Human Anatomy & Physiology: 18.5 Pacemaker Cells Flashcards
pacemaker cells contract
the sponteneously produced action is called
where are pacemaker cells located?
throughout heart along special conduction pathways
what spreads the depolarizing current to cardiac muscle cells
pacemaker cells have an unstable resting membrane potential
the resting membrane potential of pacemaker cells is what?
pacemaker cells close K+ channels and open Na+ slowly to let sodium in
the cell become slowly depolarized by the Na+ voltage channels opening
the threshold of pacemaker cells is what?
at the threshold what voltage gated channel opens?
for pacemakers to repolarize what is opened?
K+ voltage gated channels
conduction pathways run throughout the myocardium
what initiates the heart beat
the SA node
where are the SA nodes?
small mass of pacemaker cells in right atrial wall; inferior to the superior vena cava
how many impulses does the SA node generate a minute
The SA node generates a faster impulse than any other heart cell
the SA node is the true pacemaker of the heart
what does the Bachmann's bundle connect?
the right and left atria
the bachmann's bundle keeps both atria at synch
depolarization of the SA node causes what to happen?
atria to contract at the same time
there are gap junctions between atrial and ventricular myocardium
what does the internodal pathways connect?
SA node to AV node
where is the AV node located
in the interatrial septum, near tricuspid
What does the AV node do?
how many impulses does the AV node generate per minute?
the AV node cannot run the heart if the SA is damages
the atrioventricular bundle connects what
AV node to ventricles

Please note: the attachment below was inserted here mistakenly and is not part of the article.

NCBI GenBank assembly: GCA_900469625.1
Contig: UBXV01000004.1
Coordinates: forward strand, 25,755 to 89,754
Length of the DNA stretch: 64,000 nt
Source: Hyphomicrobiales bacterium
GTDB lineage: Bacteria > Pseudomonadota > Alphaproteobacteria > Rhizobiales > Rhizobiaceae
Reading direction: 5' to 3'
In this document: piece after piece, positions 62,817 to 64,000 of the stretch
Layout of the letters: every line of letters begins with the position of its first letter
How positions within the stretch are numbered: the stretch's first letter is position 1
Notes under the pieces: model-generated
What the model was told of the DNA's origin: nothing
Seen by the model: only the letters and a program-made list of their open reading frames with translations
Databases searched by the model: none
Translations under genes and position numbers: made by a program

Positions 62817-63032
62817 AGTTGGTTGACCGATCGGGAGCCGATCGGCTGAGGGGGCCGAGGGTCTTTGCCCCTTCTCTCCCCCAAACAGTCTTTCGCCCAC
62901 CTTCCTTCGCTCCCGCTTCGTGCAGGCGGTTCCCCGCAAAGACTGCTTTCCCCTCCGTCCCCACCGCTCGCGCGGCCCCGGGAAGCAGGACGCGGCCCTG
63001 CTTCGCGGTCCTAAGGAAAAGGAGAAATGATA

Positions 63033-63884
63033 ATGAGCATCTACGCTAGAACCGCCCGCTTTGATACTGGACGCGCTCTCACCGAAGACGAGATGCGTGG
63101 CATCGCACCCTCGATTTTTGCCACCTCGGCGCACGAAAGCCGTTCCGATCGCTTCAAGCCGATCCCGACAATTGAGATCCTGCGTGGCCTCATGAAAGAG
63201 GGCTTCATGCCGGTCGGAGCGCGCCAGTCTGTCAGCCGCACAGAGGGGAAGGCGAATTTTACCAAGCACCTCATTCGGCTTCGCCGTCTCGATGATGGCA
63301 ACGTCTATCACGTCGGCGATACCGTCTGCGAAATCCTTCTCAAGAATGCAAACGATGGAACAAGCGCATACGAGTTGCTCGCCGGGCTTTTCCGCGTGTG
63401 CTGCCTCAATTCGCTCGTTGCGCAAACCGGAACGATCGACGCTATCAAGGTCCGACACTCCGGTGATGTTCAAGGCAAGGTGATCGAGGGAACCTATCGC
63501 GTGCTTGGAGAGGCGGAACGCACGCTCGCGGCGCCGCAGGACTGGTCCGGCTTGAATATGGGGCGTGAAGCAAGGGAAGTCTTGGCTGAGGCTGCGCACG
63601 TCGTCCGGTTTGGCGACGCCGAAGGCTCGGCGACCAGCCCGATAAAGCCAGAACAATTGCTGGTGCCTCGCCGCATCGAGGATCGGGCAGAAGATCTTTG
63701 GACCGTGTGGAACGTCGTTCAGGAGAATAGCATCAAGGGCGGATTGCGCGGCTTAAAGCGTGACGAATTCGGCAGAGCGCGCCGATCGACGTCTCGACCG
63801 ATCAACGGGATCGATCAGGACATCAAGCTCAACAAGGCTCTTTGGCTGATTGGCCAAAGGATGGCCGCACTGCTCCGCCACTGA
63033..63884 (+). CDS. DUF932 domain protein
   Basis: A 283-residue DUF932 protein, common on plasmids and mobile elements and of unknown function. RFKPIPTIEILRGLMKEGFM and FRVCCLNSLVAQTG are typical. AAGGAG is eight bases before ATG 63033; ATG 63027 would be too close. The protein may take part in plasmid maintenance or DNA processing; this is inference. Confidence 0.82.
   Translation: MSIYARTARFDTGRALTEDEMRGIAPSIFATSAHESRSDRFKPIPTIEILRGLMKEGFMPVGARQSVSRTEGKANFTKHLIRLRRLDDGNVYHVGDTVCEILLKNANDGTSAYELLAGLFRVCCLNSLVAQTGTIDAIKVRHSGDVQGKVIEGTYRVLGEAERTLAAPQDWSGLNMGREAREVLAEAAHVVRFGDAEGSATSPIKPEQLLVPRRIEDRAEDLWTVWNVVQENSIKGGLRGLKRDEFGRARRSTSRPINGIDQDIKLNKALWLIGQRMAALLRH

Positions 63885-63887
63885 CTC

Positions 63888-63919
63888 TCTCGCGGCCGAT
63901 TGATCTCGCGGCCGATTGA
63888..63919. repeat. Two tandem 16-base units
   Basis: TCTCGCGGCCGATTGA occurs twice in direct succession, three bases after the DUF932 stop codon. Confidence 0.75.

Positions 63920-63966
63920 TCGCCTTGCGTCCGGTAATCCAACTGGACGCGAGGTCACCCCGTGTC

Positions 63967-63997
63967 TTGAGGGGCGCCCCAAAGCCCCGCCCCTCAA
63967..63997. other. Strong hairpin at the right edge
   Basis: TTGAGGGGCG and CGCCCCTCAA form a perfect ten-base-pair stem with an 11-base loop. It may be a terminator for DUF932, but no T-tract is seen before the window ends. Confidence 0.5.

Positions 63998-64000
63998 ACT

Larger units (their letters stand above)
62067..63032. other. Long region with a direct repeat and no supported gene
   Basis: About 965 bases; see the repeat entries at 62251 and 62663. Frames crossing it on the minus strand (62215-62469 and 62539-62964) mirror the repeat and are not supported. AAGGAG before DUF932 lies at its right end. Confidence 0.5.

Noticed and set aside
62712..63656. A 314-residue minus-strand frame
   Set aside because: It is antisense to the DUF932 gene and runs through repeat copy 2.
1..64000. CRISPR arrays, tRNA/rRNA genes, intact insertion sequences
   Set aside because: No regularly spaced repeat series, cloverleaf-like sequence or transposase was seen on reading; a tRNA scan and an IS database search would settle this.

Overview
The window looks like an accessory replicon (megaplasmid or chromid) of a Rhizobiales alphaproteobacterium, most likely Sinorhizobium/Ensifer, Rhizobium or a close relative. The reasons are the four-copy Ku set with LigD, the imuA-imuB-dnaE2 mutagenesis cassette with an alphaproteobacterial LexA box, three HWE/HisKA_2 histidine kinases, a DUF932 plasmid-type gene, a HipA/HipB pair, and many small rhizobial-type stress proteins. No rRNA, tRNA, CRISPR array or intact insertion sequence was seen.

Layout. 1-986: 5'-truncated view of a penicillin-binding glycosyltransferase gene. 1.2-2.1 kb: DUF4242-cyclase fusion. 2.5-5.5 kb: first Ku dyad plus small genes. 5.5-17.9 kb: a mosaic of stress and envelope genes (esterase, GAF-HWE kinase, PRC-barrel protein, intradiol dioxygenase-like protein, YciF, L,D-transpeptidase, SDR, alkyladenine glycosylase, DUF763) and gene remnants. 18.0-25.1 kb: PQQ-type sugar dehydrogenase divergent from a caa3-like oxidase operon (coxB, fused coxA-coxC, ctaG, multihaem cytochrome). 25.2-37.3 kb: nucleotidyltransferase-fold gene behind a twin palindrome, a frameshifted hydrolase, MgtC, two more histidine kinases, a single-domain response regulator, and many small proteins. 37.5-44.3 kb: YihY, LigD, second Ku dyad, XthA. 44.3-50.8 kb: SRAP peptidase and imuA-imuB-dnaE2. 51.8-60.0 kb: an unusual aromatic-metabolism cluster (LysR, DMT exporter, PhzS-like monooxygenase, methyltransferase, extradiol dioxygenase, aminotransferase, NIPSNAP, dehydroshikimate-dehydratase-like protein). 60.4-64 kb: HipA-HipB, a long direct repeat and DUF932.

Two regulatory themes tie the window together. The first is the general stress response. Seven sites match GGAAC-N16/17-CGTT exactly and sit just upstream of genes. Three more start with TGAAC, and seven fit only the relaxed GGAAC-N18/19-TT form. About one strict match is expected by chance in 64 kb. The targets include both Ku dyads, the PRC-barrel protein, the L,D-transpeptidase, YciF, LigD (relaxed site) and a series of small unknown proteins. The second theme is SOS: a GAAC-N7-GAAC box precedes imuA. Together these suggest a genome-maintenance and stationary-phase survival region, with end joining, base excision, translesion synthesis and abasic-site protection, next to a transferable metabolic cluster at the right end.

bundle of His
what is the only electrical connection between the atria and the ventricles?
atrioventricular bundle splits into right and left bundle branches
atrioventricular bundle does not continue on to form Purkinje fibers
depolarize the contractile cells of ventricles
subendocardial conducting network
purkinje fibers innervate papillary muscles
depolarization of pacemaker cells cause depolarilzation of cardiac muscles cells
what is the resting membrane potential in contractile cells
in resting membrane potential in contractile cells what channel is always open?
what is the resting membrane potential for skeletal muscle?
during depolarization of contractile cells what is opened?
voltage gates fast Na+ channels, Na rapidly flow into cell
sarcolemma depolarizes to +30mV
at +30mV what opens in contractile cells?
voltaged gates slow Ca2+ channels
during repolarization of contractile cells what is opened?
voltage gated K+ channels and K+ leaves the cell
absolute refractory period
time when cell cannot depolarize again
the absolute refractory period is longer in cardiac muscle than skeletal muscle
the absolute refractory period prevents tetanic contractions such as cramps, spasms, and tremors
too much calcium
what does hypercalcemia cause?
prolonged and spastic heart contractions
low calcium levels
hypocalcemia reduces what?
the force of each heartbeat
high potassium levels
what does hyperkalemia do?
speeds up membrane repolarization disrupting heart rhythm
blood Na+ levels are too high
what does hypernatremia prevent
the entry of calcium into myocardium
arrhythmia is a heart defect
uncoordinated atrial and ventricular contraction
two types of arrhythmia
PAT and V-tac
paroxysmal atrial tachycardia; burst of atrial contractions
ventricular tachycardia; rapid uncoordinated ventricular contractions
rapid and irregular contractions of cardiac muscles
what can treat fibrillation
what can lead to fibrillation
defibrillation does what?
restart entire electrical systems
inappropriate region of heart controls rhythm
where can ectopic focuses appear
atria or ventricles
what are ectopic focuses caused by
- ischemic damage to conduction pathways
what can ectopic focuses lead to
arrhythmia and fibrillation
a heart block is damage to what structure in the heart ?
AV node or AV bundle
first degree heart block
depolarization is delayed for too long
second degree heart block
only some of the impulses are transmitted
third degree heart block
no action potential pass to the ventricles
third degree heart block aka
complete heart block
period when heart fails to contract
asystole is when there are electrical signals from cardiac muscles